Role for topoisomerase 1 in transcription-associated mutagenesis in yeast
High levels of transcription in Saccharomyces cerevisiae are associated with increased genetic instability, which has been linked to DNA damage. Here, we describe a pGAL-CAN1 forward mutation assay for studying transcription-associated mutagenesis (TAM) in yeast. In a wild-type background with no alterations in DNA repair capacity, ≈50% of forward mutations that arise in the CAN1 gene under high-transcription conditions are deletions of 2–5 bp. Furthermore, the deletions characteristic of TAM localize to discrete hotspots that coincide with 2–4 copies of a tandem repeat. Although the signature deletions of TAM are not affected by the loss of error-free or error-prone lesion bypass pathways, they are completely eliminated by deletion of the TOP1 gene, which encodes the yeast type IB opoisomerase. Hotspots can be transposed into the context of a frameshift reversion assay, which is sensitive enough to detect Top1-dependent deletions even in the absence of high transcription. We suggest that the accumulation of Top1 cleavage complexes is related to the level of transcription and that their removal leads to the signature deletions. Given the high degree of conservation between DNA metabolic processes, the links established here among transcription, Top1, and mutagenesis are likely to extend beyond the yeast system.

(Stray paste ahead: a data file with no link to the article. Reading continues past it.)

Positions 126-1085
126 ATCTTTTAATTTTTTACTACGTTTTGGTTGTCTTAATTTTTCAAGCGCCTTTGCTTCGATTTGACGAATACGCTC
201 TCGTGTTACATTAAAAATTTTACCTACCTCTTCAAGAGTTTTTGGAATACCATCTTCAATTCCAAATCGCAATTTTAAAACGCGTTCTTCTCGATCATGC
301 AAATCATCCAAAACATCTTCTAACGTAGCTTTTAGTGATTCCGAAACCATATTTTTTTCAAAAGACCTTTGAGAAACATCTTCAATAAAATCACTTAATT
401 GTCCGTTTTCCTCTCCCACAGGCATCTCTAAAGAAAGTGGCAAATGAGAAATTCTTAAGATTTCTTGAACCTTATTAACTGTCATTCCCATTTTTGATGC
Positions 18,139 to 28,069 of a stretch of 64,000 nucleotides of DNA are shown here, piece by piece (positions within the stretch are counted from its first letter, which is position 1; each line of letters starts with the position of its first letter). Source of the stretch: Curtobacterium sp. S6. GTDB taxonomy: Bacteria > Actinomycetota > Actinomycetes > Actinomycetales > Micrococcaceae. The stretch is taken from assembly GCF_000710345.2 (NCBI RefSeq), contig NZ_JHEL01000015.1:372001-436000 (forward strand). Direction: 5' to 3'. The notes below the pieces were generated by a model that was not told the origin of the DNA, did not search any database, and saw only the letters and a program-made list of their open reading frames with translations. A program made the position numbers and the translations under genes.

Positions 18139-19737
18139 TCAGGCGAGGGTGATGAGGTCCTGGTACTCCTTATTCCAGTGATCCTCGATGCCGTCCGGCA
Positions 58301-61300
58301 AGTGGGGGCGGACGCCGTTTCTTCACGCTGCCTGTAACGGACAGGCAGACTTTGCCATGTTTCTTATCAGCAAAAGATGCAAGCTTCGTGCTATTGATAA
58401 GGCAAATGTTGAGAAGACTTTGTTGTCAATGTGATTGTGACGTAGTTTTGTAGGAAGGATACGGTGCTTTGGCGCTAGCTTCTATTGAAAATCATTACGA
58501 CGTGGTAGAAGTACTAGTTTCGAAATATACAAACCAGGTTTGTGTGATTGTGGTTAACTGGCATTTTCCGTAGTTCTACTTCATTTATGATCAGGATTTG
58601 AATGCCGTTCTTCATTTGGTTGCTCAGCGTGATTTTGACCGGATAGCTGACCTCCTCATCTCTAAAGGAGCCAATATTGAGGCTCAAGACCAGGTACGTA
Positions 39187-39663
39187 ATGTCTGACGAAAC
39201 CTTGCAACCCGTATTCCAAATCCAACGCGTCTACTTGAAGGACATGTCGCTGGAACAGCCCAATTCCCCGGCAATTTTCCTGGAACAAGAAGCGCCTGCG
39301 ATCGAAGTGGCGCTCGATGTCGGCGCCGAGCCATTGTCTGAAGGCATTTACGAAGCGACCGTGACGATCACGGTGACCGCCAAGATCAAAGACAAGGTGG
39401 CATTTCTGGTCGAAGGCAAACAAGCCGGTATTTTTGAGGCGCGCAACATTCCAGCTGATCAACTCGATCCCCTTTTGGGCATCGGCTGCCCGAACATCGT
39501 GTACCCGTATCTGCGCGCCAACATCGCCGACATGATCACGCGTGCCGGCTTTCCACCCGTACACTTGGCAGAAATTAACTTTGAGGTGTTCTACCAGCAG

Malcolm J. Lipperta,1,2, Nayun Kimb,1, Jang-Eun Chob, Ryan P. Larsona, Nathan E. Schoenlya, Shannon H. O’Sheab, and Sue Jinks-Robertsonb,2
aDepartment of Biology, St. Michael’s College, Colchester, VT 05439; and bDepartment of Molecular Genetics and Microbiology, Duke University Medical
Center, Durham, NC 27710
Edited by James E. Haber, Brandeis University, Waltham, MA, and approved November 19, 2010 (received for review August 19, 2010)
Article Source: PNAS Website
Wild-Type Topoisomerase I available from TopoGEN.